Main v. Gordon, 7 Ark. 651 (1852)

Main v. Gordon.

John N. Davis, a witness for the plaintiff,

Watkins & Cuukan, for the appellant.

Joed an, contra.

Mr. Chief Justice Johnson

delivered the opinion of the Court. .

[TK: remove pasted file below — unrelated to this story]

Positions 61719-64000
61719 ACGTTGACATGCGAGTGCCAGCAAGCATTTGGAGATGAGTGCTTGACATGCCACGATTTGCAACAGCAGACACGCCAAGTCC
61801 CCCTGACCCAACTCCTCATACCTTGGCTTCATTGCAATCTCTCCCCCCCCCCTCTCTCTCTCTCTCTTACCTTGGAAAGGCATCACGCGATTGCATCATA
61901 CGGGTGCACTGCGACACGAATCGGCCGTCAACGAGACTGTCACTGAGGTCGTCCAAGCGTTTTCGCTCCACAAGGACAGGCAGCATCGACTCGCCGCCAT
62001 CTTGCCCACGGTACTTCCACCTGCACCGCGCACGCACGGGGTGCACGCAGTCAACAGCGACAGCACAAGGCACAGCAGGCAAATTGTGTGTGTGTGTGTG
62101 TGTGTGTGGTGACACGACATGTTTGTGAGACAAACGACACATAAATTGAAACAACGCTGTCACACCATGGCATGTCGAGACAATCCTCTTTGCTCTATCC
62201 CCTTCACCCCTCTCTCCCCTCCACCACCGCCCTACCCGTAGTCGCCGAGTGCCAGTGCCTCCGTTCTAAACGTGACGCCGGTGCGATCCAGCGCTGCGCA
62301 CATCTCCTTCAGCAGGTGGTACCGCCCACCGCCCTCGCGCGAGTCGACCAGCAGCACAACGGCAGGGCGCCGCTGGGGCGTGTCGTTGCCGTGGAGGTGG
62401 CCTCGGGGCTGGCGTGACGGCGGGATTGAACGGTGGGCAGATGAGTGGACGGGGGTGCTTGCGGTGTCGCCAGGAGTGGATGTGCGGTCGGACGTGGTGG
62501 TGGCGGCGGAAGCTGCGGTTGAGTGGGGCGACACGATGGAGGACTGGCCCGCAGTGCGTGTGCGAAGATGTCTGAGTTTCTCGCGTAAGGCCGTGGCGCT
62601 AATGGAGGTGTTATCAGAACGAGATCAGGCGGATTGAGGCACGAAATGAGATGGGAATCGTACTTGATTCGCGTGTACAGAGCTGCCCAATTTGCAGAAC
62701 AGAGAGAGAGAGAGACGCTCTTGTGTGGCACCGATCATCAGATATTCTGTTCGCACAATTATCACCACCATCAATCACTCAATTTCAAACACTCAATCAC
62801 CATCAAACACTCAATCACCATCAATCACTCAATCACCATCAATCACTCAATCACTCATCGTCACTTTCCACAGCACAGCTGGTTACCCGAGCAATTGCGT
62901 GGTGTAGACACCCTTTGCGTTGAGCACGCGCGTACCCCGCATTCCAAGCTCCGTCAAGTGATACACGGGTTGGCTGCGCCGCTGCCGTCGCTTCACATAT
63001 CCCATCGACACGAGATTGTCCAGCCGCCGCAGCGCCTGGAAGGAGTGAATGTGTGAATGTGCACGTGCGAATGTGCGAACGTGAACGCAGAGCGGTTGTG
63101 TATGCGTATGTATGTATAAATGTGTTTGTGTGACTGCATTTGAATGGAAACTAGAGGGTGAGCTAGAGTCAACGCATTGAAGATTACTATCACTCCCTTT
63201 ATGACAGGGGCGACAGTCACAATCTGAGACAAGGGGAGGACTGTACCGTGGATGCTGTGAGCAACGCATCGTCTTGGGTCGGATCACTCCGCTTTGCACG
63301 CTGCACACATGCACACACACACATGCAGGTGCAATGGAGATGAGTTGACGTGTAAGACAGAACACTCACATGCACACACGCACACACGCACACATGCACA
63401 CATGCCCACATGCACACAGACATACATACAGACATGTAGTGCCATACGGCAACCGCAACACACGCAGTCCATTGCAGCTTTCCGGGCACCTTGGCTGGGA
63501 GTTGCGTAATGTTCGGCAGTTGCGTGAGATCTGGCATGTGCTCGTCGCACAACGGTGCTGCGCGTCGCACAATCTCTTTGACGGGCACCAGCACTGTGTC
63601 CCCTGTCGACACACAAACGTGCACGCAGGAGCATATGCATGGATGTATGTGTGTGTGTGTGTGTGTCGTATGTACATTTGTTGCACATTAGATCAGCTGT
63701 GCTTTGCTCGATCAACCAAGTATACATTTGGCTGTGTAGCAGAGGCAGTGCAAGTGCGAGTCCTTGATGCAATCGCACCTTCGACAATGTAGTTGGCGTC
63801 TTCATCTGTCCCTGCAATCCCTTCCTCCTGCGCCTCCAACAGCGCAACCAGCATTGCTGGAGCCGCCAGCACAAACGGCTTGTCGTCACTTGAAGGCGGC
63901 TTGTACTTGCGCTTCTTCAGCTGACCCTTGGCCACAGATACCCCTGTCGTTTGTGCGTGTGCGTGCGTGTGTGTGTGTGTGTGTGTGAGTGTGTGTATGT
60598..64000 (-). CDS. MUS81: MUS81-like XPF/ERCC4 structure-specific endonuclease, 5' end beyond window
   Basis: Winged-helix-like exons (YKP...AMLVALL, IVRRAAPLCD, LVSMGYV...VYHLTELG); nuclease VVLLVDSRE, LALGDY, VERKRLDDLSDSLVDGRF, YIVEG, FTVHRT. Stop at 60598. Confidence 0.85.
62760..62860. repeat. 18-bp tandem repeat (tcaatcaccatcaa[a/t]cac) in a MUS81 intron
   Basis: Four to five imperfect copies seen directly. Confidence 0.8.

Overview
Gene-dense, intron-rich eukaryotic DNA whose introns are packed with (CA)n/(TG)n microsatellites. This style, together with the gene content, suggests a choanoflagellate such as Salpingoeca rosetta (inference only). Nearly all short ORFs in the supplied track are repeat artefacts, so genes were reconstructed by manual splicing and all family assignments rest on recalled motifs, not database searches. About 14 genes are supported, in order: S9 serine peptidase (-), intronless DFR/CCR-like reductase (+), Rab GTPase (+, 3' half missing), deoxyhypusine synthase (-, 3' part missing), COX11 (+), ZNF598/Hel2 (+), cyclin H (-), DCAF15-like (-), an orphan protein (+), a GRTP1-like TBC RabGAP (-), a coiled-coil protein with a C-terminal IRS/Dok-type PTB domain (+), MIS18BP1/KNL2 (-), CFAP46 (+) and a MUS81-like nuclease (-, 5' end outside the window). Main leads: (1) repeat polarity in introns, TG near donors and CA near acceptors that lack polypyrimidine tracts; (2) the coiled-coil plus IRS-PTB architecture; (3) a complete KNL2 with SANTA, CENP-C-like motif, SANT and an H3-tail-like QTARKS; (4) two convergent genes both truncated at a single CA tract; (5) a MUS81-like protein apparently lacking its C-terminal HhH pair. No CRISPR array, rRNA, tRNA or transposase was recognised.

There can be no pretence, under the circumstances of this case, as developed by the testimony, that the law raised a promise on the part of the appellant to pay for the improvements which had been made upon the land in question. The appellee had abso­lutely purchased the land, gone into possession and made the improvements upon it as his own property, and his having aban­doned his property could not in any way affect the contract of purchase and consequently he could not exact the price of his labor bestowed upon it without first showing that such contract of purchase, had been cancelled, that he had been relieved from its obligations, and that in consideration of such improvements, the appellant had undertaken to pay. The declaration contains no count, which purports to be based upon the special promise that the evidence tended to establish. The only proof going to show a legal liability, and which was admissible under the form of the counts, was that detailed by the witness Davis. This was wholly incompetent, and would doubtless have been excluded by the court below had a motion for that purpose been made in proper time; yet as it was permitted to go to the jury, and that too with­out objection, it is not for this Court now to say how far it may have gone to convince the jury of the existence of the fact attemp­ted to be established by it. We do not design to intimate that all the testimony of Davis was inadmissible, but confine the re­mark to the understanding or hearsay of the witness and the de­clarations of the plaintiff below as stated by the witness. It is contended, by the appellant, that the Circuit Court erred in re­fusing him permission to interrogate the witness in relation to the value of the wood and timber which the appellee had sold upon the land. The counsel for the appellee controverts this position upon two distinct grounds. First, that no set-off or bill of par­ticulars was filed as a basis for the introduction of such evidence, nor notice in any manner whatever that the defendant below in­tended to rely npon the value of the wood and timber which had been taken from the land. And secondly, that the defendant, having accepted a higher security for any loss that he n^ght sus­tain from that source, was bound to resort to such security, and could not availhimself of the same matter of defence in this action.